The most direct route to the top (where you’ll find a cooler climate and a number of attractions, the best of which is the Habitat, a nature park with zip lines and one of Asia’s longest suspended bridges) is the Heritage Trail that follows the railway line of the popular Funicular Train to Penang Hill and takes about two hours one way.
But if you prefer a more scenic jungle setting, rather than stepping up a stone staircase next to the rail track, it’s far better to start somewhere near Penang Botanic Gardens, such as the popular Moon Gate — a circular-shaped Chinese archway that once was the gateway to the home of a local tycoon.
The track here follows the forested hill paths, going deep into the tropical jungle along well-marked paths (which you can also double-check on apps such as Maps.me, for example). An interesting route to the top is via Station 5 (a hikers’ pit stop equipped with free gym facilities), Bukit Cendana, with its popular Rainbow Rock, and straight to the top via the old Moniot Trail, which was the first ancient road built by the colonizers to reach the hill’s top.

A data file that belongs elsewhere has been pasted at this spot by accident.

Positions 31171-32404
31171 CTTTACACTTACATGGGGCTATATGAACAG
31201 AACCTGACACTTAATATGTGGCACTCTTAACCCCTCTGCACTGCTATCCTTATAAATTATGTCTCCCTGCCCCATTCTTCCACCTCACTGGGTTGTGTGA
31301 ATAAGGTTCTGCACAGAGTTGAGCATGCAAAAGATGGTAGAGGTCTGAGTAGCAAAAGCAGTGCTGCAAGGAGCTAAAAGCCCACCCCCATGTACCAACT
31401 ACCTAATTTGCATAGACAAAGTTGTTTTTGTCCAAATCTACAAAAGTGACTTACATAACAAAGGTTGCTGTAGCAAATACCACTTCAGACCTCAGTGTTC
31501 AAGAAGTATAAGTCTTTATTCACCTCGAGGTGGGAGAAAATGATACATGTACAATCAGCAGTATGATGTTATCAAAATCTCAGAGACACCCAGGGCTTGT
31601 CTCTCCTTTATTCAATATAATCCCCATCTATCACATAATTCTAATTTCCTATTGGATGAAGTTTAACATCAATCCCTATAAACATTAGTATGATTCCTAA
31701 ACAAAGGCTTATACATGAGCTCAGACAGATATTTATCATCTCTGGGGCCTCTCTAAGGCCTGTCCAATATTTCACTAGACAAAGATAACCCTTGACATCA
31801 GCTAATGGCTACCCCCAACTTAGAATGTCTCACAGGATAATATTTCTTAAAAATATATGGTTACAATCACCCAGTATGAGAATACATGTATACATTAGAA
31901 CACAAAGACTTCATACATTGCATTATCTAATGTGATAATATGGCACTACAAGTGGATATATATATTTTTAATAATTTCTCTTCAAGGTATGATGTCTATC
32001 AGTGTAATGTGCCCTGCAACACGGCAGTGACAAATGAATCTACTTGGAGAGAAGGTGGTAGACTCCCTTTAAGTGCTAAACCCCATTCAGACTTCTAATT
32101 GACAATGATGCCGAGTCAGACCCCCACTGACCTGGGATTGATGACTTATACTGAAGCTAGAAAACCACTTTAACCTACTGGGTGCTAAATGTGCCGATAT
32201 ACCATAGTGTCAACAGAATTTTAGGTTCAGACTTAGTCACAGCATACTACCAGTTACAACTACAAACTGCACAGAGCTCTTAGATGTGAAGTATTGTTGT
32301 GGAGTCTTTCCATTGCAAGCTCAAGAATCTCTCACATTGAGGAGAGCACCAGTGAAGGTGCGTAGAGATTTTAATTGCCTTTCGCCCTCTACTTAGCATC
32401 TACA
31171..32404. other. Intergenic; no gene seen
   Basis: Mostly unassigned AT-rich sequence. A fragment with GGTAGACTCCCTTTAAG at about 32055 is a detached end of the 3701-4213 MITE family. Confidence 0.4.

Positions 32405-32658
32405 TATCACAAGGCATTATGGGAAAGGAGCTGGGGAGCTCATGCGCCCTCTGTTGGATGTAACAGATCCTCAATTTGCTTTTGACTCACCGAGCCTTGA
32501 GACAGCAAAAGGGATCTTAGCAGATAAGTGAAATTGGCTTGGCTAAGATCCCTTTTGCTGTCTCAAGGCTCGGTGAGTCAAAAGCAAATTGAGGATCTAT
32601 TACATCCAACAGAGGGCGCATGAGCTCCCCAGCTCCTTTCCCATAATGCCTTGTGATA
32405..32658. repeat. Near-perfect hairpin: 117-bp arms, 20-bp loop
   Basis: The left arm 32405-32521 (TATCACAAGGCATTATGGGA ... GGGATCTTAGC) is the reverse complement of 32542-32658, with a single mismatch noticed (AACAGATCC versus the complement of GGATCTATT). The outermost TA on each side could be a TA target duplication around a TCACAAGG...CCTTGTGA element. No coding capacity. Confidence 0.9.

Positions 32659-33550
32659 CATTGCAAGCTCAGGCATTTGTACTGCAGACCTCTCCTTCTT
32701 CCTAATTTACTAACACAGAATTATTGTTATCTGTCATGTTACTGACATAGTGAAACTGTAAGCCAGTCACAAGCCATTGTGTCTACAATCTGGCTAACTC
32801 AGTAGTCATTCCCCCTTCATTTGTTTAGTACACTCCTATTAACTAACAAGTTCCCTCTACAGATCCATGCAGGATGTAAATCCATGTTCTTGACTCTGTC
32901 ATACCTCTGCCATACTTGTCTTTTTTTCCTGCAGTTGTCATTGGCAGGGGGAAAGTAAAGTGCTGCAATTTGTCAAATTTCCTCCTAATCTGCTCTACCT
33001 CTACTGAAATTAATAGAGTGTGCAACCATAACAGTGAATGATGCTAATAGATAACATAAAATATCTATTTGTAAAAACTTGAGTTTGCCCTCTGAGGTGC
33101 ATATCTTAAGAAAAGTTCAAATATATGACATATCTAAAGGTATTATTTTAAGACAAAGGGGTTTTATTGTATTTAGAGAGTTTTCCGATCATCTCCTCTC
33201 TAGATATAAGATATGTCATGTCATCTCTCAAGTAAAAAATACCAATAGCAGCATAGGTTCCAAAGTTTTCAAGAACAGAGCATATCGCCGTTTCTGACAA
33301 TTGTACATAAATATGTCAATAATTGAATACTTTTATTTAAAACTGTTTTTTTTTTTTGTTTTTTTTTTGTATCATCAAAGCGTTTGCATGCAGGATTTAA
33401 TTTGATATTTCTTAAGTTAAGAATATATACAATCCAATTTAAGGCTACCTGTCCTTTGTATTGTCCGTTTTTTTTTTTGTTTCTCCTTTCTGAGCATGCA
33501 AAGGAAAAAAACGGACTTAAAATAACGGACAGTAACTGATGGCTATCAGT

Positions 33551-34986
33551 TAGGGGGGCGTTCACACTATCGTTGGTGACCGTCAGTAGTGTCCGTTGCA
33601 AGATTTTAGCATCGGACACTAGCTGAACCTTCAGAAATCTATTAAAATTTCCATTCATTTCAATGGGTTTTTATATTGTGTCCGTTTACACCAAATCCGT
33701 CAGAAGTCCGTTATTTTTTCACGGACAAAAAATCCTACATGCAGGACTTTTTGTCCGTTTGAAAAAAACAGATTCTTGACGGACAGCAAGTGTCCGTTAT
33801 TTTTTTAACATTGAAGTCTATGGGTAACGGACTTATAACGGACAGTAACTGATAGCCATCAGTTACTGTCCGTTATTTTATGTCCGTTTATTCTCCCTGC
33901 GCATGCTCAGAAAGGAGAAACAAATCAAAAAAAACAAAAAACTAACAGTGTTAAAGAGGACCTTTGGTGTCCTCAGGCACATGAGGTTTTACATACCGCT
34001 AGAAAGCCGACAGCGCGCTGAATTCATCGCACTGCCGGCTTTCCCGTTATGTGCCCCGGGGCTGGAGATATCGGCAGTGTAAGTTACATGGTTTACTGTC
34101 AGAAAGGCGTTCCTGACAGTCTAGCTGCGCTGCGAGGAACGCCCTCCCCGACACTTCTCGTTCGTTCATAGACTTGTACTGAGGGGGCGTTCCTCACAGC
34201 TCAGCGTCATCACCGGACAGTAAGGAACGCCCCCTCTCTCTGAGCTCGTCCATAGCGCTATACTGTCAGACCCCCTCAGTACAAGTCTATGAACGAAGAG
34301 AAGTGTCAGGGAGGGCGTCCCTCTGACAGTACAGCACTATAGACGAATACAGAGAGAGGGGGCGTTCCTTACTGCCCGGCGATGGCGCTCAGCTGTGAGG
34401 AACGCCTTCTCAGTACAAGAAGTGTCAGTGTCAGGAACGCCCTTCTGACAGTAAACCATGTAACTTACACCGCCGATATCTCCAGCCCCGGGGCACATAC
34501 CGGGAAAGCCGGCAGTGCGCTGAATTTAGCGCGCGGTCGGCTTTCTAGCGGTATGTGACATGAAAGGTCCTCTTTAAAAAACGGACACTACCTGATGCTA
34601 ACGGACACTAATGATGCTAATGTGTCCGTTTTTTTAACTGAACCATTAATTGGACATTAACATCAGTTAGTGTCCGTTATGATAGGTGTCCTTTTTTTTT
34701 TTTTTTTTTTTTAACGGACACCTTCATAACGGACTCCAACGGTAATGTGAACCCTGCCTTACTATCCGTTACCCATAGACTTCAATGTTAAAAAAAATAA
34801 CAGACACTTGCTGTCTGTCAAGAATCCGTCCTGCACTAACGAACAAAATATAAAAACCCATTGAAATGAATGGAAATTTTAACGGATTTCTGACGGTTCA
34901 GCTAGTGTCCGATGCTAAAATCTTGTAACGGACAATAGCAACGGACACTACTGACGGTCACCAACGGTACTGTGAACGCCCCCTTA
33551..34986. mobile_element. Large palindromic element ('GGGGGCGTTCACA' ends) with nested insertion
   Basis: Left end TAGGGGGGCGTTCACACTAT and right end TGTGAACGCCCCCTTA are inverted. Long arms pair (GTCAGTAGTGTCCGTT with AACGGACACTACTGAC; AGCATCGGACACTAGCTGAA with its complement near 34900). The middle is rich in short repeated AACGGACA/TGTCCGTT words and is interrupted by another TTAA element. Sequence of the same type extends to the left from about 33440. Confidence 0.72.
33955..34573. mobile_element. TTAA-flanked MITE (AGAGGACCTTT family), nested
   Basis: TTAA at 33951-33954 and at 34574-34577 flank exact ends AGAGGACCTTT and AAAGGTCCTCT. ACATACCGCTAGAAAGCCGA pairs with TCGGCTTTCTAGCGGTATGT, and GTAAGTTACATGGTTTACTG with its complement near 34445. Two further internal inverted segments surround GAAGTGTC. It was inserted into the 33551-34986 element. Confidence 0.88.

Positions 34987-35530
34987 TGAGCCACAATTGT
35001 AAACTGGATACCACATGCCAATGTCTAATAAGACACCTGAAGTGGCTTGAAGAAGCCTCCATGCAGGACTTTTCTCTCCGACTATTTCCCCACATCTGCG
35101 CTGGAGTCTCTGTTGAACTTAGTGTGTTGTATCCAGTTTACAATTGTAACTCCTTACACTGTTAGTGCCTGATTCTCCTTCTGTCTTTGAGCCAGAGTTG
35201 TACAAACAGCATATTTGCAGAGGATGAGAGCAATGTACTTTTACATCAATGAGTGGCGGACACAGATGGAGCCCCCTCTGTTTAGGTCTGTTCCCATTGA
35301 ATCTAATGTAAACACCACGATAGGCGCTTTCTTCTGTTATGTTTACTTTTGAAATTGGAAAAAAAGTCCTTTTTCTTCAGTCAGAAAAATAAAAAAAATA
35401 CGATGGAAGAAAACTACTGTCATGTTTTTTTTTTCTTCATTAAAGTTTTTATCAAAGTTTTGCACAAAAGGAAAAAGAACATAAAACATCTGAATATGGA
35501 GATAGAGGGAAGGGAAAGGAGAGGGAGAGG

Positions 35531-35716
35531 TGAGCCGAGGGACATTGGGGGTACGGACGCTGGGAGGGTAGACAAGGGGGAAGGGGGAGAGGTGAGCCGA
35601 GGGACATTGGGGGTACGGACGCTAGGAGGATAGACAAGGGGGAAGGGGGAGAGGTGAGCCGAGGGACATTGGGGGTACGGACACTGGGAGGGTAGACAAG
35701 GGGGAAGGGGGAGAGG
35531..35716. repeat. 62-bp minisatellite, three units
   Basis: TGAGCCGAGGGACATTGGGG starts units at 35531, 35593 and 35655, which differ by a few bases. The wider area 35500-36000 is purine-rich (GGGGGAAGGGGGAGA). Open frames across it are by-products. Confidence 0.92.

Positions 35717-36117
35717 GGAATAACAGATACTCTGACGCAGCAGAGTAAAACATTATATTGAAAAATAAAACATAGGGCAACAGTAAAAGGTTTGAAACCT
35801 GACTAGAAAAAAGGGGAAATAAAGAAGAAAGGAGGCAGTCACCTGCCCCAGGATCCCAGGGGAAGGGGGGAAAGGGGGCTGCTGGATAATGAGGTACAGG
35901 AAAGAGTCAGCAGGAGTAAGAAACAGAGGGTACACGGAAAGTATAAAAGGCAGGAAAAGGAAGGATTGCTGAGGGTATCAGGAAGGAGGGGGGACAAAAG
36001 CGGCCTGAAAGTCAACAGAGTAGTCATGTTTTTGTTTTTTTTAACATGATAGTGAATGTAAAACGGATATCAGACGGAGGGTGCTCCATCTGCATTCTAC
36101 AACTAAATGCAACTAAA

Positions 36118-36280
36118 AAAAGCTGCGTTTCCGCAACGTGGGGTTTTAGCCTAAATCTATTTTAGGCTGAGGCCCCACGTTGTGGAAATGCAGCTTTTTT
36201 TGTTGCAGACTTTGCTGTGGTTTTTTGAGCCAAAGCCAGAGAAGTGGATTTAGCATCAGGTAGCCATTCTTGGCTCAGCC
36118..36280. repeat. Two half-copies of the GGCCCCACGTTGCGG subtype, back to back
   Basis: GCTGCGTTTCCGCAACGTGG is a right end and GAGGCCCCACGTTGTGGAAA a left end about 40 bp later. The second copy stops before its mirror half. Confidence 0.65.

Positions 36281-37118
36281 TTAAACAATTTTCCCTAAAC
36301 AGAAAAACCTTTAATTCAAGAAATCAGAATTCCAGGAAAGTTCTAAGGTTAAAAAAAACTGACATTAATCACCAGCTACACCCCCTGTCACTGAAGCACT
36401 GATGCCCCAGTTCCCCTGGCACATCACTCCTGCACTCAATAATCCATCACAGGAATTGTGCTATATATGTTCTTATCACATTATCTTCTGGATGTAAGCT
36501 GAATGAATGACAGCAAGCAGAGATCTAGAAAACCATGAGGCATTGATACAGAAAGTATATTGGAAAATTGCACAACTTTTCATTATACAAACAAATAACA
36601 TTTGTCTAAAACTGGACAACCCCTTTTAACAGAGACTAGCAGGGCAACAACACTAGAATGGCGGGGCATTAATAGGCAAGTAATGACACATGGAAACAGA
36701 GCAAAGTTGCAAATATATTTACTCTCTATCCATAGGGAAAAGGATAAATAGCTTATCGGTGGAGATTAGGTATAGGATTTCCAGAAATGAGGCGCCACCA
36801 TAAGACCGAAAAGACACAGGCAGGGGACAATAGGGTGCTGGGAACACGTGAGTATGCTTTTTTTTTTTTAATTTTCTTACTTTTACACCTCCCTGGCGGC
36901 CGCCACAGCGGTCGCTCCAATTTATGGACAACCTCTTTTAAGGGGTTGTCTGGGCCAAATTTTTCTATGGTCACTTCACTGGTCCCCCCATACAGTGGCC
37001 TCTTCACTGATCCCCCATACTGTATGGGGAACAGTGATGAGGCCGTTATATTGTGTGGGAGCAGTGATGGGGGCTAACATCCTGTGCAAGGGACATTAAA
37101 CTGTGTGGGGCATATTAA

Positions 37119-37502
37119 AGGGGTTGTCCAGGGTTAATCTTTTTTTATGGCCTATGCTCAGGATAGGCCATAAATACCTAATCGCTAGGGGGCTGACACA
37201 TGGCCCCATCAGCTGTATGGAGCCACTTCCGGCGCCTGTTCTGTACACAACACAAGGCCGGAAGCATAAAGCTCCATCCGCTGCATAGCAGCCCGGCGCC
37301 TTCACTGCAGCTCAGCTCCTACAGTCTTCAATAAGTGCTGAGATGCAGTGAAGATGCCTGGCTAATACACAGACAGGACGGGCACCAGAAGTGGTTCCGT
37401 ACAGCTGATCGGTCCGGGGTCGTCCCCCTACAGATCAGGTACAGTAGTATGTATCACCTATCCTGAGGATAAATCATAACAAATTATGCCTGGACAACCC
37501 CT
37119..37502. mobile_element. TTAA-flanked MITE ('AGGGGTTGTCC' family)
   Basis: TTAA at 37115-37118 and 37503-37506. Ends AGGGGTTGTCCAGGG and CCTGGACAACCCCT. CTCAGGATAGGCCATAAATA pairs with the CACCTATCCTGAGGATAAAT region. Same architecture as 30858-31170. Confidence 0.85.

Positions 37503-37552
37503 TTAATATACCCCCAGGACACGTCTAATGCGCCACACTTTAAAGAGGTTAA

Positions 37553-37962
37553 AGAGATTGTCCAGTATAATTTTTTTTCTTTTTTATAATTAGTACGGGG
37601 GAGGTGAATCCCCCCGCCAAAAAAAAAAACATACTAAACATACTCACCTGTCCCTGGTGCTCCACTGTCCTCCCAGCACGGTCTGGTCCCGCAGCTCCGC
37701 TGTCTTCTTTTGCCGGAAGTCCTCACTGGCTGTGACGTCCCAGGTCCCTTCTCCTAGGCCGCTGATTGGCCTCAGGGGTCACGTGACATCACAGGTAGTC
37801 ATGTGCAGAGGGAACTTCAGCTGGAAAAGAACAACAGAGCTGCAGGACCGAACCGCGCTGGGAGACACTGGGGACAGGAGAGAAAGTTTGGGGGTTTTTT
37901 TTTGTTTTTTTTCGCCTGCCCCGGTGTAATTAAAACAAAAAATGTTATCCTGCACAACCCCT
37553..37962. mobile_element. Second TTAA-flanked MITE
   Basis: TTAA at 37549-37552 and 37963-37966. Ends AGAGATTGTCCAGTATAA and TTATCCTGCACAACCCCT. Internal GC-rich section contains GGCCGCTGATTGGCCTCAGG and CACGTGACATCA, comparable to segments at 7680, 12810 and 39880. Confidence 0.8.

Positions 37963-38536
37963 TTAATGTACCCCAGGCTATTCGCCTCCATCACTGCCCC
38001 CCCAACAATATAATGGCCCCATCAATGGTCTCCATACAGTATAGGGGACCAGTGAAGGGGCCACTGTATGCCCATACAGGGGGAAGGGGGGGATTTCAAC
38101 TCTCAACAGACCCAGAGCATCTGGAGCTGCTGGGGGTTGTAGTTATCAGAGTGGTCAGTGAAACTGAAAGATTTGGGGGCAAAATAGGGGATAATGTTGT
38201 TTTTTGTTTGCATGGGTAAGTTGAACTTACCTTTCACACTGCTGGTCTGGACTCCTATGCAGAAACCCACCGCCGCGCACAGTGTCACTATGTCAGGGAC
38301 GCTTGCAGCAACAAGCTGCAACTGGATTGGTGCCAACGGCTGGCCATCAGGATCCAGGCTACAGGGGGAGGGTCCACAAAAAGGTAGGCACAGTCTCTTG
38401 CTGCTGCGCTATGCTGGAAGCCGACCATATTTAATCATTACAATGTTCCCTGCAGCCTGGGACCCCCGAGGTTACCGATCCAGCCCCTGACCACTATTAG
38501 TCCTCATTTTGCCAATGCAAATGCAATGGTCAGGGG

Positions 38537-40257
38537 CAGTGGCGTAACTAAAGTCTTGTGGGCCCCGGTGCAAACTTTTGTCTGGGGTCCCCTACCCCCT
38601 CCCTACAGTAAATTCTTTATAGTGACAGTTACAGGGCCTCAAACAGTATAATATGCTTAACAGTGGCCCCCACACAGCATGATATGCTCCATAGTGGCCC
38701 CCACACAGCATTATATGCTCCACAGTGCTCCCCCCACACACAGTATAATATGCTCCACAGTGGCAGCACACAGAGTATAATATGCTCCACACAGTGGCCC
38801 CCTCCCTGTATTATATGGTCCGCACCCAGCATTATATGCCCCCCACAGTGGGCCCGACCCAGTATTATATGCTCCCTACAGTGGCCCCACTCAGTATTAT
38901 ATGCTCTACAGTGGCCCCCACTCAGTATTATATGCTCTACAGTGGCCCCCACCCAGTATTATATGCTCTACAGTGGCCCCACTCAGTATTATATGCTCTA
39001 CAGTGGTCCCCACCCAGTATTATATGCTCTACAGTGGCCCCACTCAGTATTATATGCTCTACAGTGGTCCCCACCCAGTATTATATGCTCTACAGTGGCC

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ADAM’S PEAK, SRI LANKA
by Haley Blackall from HaleyBlackall.com
Located near the beautiful hilltop towns of Ella and Nuwara Eliya in Sri Lanka’s green centre is Adam’s Peak. This challenging trail boasts 5500 steps or 7km of varied and steep terrain that will take the average enthusiast 2.5-4 hours to ascend.
The trail starts by entering a stone gateway with many prideful Sri Lankan flags atop. Then you will ascend 5,500 staircase steps. Yes, that’s right, Adam’s Peak is comprised of many staircases leading to the summit where a temple perches over the lush rainforests and epic views of the surrounding area. Make sure to ring the bell at the apex.
Also known as Sri Pada Mountain, is it a common pilgrimage site for the Theravada Buddhists of Sri Lanka, who make up 70% of the population. Over 20,000 pilgrims ascend Sri Pada Mountain every year, looking for spiritual significance. This is what makes the Adam’s Peak trail so magnificent.